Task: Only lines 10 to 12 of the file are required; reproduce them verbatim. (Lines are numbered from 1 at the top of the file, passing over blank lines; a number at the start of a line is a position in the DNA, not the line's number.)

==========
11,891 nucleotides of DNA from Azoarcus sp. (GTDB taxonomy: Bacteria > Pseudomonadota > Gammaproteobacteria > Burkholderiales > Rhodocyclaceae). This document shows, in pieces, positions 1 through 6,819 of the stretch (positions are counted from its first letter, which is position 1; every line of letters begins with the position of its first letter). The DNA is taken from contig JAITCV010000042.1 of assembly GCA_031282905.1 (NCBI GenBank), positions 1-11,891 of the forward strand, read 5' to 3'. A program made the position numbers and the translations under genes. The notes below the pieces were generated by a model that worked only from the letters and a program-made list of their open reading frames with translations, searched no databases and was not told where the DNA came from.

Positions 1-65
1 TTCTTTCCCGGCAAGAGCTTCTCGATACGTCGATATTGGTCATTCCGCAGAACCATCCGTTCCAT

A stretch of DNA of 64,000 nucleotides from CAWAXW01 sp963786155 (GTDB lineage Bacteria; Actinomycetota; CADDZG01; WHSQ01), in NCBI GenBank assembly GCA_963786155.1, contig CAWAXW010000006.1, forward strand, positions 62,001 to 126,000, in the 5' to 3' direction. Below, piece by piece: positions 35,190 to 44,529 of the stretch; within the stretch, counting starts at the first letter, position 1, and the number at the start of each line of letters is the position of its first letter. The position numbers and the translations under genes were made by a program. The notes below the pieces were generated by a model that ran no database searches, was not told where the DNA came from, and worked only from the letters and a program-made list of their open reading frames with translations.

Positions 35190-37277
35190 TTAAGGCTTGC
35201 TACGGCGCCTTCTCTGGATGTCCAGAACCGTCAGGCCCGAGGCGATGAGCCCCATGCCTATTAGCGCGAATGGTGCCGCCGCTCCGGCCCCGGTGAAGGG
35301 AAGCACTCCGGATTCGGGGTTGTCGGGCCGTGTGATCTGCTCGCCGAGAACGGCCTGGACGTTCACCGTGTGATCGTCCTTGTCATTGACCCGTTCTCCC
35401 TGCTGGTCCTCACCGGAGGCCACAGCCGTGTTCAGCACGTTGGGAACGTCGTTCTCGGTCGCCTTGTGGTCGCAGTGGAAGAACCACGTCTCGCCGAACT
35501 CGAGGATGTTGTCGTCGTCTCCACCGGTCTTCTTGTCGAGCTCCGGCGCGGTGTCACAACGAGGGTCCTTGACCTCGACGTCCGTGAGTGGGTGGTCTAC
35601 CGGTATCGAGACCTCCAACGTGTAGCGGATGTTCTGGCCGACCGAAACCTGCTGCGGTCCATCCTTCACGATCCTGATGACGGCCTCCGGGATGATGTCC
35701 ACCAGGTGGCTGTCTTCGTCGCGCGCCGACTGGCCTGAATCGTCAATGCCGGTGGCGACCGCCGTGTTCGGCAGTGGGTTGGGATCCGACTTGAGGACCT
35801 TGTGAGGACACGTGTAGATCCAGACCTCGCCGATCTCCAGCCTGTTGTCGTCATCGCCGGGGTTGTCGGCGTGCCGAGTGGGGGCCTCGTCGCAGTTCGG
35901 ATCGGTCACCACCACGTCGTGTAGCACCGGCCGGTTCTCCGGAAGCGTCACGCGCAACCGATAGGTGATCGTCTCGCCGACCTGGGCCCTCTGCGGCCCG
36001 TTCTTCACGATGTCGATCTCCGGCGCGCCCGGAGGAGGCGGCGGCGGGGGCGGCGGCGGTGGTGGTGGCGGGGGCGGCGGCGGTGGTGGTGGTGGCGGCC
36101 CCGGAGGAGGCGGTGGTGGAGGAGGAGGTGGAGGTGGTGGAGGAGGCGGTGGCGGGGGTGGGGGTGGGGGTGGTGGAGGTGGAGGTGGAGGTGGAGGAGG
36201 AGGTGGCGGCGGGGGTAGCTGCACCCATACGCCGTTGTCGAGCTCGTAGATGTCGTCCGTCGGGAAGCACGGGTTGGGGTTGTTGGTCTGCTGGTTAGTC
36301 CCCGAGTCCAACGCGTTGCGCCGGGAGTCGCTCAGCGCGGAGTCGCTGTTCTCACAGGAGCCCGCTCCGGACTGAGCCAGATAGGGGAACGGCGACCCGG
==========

35501 CGAGGATGTTGTCGTCGTCTCCACCGGTCTTCTTGTCGAGCTCCGGCGCGGTGTCACAACGAGGGTCCTTGACCTCGACGTCCGTGAGTGGGTGGTCTAC
35601 CGGTATCGAGACCTCCAACGTGTAGCGGATGTTCTGGCCGACCGAAACCTGCTGCGGTCCATCCTTCACGATCCTGATGACGGCCTCCGGGATGATGTCC
35701 ACCAGGTGGCTGTCTTCGTCGCGCGCCGACTGGCCTGAATCGTCAATGCCGGTGGCGACCGCCGTGTTCGGCAGTGGGTTGGGATCCGACTTGAGGACCT